Questions over due diligence, client segmentation and charging, together with the recent pension rule changes, will force the platform industry to step up its game to better serve clients, says Axa Wealth's head of platform proposition, Steve Owen.
We are fast approaching the end of another year; I know this because Strictly Come Dancing is one of the programmes once again dominating Saturday night television in the UK.
At this time of year we find ourselves questioning what have been the most important moments of 2014 and what is likely to be on the horizon for 2015.
When it comes to the world of advisers, platform due diligence has been one of the key focus points for the UK regulator. It seems conversations about how many platforms are the right number and client segmentation are ever present in our world.
Our own experience has been that most advisers do segment their client bank, and most platforms out there have segmentation tools that can help with this. In addition, there are independent specialists who can assist with client segmentation.
On the issue of what number of platforms is appropriate, there is no hard and fast rule for this: it will depend to an extent how diverse the adviser’s client bank is. In reality, most advisers don’t use one platform, but rather two or three, although they might use one of those platforms for 50% or more of their clients.
As long as a platform is broad enough in terms of the product wrappers it offers, the funds available, the tools for advisers and services it can provide, then one platform can be suitable for a large range of clients.
The way consumers are charged for platforms, funds and advisory services remains under the spotlight since the retail distribution review. I could write an entire article on charging alone but I believe the key point in the future is going to be the total cost of investment. And here, I don’t think comparison across the market is that easy at the moment.
I would hope in future we will see a move towards clarity in the total cost of investing, rather than advisers and their clients having to add together the composite parts.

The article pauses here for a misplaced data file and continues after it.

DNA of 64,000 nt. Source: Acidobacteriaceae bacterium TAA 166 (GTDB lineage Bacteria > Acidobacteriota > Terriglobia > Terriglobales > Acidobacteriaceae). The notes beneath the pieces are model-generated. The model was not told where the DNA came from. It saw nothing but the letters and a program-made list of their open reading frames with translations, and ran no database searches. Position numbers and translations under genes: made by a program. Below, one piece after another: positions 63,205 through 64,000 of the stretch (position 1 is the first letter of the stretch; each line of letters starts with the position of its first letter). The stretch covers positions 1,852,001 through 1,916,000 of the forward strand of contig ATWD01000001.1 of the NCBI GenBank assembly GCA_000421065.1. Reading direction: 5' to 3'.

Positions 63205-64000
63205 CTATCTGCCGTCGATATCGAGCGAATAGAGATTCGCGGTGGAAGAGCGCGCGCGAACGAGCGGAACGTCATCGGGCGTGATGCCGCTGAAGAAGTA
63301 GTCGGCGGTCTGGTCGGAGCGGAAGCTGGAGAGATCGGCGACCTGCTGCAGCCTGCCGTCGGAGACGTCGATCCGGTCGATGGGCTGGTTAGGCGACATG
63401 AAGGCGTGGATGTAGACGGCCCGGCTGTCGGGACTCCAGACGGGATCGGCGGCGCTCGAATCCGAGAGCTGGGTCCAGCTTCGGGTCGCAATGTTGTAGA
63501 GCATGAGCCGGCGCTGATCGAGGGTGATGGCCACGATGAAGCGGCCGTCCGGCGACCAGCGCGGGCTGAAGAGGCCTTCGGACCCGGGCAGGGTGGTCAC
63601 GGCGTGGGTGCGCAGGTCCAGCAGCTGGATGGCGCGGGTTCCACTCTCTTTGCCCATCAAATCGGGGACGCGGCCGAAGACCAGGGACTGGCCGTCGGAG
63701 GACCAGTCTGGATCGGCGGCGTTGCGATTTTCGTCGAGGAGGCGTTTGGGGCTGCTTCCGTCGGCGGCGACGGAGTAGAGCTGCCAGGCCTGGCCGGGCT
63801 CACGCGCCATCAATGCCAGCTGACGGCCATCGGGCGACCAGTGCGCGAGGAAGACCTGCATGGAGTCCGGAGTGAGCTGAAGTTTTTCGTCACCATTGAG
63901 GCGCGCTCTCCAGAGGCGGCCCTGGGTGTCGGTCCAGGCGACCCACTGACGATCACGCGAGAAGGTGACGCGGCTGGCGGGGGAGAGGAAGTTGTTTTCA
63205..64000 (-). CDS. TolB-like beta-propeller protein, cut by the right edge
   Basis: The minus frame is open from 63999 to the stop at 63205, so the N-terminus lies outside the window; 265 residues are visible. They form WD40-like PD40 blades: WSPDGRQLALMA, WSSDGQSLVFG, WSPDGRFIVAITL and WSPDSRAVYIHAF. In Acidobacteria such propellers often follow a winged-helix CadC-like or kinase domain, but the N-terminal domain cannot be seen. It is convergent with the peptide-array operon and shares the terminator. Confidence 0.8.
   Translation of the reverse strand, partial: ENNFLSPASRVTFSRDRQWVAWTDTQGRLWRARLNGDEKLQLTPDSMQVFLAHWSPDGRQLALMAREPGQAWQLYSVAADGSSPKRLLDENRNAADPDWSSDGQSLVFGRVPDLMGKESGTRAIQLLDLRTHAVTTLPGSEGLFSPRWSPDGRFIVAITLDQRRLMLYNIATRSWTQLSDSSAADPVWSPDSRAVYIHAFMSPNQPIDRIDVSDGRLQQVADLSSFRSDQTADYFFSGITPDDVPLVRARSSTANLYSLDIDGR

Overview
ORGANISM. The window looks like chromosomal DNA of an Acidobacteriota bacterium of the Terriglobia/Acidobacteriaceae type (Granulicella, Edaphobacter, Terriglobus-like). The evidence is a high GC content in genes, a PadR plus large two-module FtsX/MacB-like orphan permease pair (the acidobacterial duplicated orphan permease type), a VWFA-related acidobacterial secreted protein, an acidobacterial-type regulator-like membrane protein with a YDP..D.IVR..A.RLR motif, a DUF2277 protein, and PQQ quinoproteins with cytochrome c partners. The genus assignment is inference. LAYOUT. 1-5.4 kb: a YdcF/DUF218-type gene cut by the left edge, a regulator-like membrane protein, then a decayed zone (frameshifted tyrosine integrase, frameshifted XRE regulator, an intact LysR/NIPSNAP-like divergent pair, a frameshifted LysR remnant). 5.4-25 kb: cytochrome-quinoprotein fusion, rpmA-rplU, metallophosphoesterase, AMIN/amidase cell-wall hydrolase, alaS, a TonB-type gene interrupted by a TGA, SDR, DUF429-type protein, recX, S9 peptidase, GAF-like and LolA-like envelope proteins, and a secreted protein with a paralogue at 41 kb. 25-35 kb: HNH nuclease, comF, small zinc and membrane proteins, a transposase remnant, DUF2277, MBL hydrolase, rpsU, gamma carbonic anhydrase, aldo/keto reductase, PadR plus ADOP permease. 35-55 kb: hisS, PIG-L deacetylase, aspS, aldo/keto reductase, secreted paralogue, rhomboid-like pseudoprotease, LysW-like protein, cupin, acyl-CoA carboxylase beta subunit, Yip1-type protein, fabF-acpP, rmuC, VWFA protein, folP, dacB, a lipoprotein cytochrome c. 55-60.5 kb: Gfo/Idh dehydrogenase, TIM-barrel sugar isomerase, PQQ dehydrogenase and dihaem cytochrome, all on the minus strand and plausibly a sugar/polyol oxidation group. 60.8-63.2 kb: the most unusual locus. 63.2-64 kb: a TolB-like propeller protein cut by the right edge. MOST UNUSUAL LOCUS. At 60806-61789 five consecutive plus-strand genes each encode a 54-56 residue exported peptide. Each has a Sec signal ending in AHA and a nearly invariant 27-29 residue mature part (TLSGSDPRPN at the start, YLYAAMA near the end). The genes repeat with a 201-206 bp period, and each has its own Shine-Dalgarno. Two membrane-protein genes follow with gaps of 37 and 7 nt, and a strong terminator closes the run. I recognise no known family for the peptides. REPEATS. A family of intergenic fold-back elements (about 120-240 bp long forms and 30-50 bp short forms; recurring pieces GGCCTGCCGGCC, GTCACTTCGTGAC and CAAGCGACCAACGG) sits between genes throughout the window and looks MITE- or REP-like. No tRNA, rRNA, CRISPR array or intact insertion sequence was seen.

I would wager that any look back at 2014 will focus on the Budget in March, and the increased freedoms for savers and pensioners we will see from April. The retirement market was already undergoing fundamental change due to an ageing population but the 2014 Budget overhauled the pensions system as we know it.
The industry must now step up to provide access to the new freedoms and flexibility being introduced.
We expect the pension changes to accelerate flows onto platforms as they allow financial planners and their clients to spread wealth easily over multiple tax wrappers. They also provide flexible ways of retrieving income and are a place to store and invest the money you have.
Finally, an area for growth for platforms next year is international portfolio bonds. This is a trend we have seen in recent years but links to the previous point. The increased flexibility in how people save, invest and access their money opens the way for a more diverse range of solutions.
From the perspective of Axa Wealth, we have seen the proportion of international portfolio bonds written on the platform increase and we expect this will grow further. As a result, platforms and international bond providers need to continue to work together to make dealing between the two as smooth as possible.
A veritable Argentine Tango if you will excuse the Strictly Come Dancing pun. Let’s just hope the industry ends next year with a higher collective score than a seven from chief judge Len.